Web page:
- Nouriel Roubini foresees a global financial crisis.
- Different policies implemented to prevent a financial downturn will not help.
- Central banks around the world must stop printing money.
Dr. Nouriel Roubini, a professor at New York University’s Stern School of Business, estimates that a new recession could hit the global economy very soon. And, when that happens, central banks around the world must stop printing money.
A Global Recession is Underway
On his latest market review, the head of Roubini Macro Associates, sometimes known as “Dr. Doom,” stated that the global economy is experiencing an overall slowdown that could bring on an outright recession. This could be triggered by several issues that are occurring around the world.
The trade war between the U.S. and China, the rising tensions in Iran, the idea of a “hard Brexit” in the United Kingdom, or a conflict between the International Monetary Fund (IMF) and Argentina’s new president could set the stage for a macro-economical downturn. The solution would not be printing more money, according to Roubini:
When the next recession hits, policymakers will almost certainly pursue some form of central-bank-financed stimulus, regardless of whether the situation calls for it.
Roubini argues that under “intense political pressure,” governments around the world tend to use the same tactics to prevent a “full-scale depression” and the “onset of deflation.”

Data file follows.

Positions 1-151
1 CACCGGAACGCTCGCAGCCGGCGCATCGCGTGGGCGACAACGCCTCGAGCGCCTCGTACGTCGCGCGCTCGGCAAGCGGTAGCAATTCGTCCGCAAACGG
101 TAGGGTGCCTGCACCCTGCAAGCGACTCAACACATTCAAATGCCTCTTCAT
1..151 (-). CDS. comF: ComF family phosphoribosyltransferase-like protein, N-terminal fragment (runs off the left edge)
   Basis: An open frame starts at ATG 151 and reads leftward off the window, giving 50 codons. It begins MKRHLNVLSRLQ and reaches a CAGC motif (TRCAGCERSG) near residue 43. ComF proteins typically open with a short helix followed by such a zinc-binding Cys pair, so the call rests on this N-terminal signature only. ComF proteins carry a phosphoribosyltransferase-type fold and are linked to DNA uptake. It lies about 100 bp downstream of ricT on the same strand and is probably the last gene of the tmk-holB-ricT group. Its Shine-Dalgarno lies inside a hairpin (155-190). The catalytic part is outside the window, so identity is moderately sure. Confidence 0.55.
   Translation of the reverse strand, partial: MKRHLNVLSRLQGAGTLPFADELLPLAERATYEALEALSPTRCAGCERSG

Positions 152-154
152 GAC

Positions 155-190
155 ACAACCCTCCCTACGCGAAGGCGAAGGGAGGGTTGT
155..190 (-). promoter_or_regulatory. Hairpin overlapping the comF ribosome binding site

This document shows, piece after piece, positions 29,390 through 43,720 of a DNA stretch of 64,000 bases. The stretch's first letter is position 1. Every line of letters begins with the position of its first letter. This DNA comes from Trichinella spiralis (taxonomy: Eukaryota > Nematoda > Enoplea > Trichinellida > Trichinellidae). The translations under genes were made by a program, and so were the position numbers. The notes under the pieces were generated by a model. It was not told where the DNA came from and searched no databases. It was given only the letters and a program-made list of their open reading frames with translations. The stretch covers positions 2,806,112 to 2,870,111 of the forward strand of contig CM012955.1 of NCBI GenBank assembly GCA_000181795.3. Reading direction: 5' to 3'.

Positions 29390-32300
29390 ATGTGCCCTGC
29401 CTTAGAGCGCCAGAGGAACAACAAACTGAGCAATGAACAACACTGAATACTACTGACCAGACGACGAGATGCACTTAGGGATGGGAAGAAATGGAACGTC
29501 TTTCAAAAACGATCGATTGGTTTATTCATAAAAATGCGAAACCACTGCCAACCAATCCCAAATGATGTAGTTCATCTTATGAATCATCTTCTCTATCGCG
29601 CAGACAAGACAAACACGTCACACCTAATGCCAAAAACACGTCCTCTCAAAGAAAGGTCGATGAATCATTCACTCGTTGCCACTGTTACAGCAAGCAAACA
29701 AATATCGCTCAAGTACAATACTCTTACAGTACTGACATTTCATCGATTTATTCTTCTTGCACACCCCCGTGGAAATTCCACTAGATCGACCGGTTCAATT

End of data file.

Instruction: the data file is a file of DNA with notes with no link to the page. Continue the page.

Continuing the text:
Printing Money Will Not Solve the Issues
In the U.S., the Federal Reserve is cutting rates and implementing a new form of quantitative easing (QE). In the U.K., the Labour Party came up with a “People’s QE,” making the central bank print money to finance direct fiscal transfers to households. Other political figures have called for helicopter drops, which involve printing money and giving it to the public to stimulate the economy. Some economists, like thost at BlackRock, have proposed a standing emergency fiscal facility, which would allow the central bank to finance large fiscal deficits.
Despite the different methodologies, Roubini believes that all of these policies have the same result. In the short-term, they may be appropriate to alleviate the impact of a financial crisis. But, “they will do more harm than good over the long term.”
Fiscal and monetary loosening is not an appropriate response to a permanent supply shock. Policy easing in response to the oil shocks of the 1970s resulted in double-digit inflation and a sharp, risky increase in public debt.
Roubini concluded that the only time such policies were able to help was in the 2008 financial crisis. This crisis was triggered by a negative aggregate demand for illiquid agents, which meant that monetary and fiscal stimulus made sense. However, these policies will not help prevent the next global recession.
This article was edited by Sam Bourgi.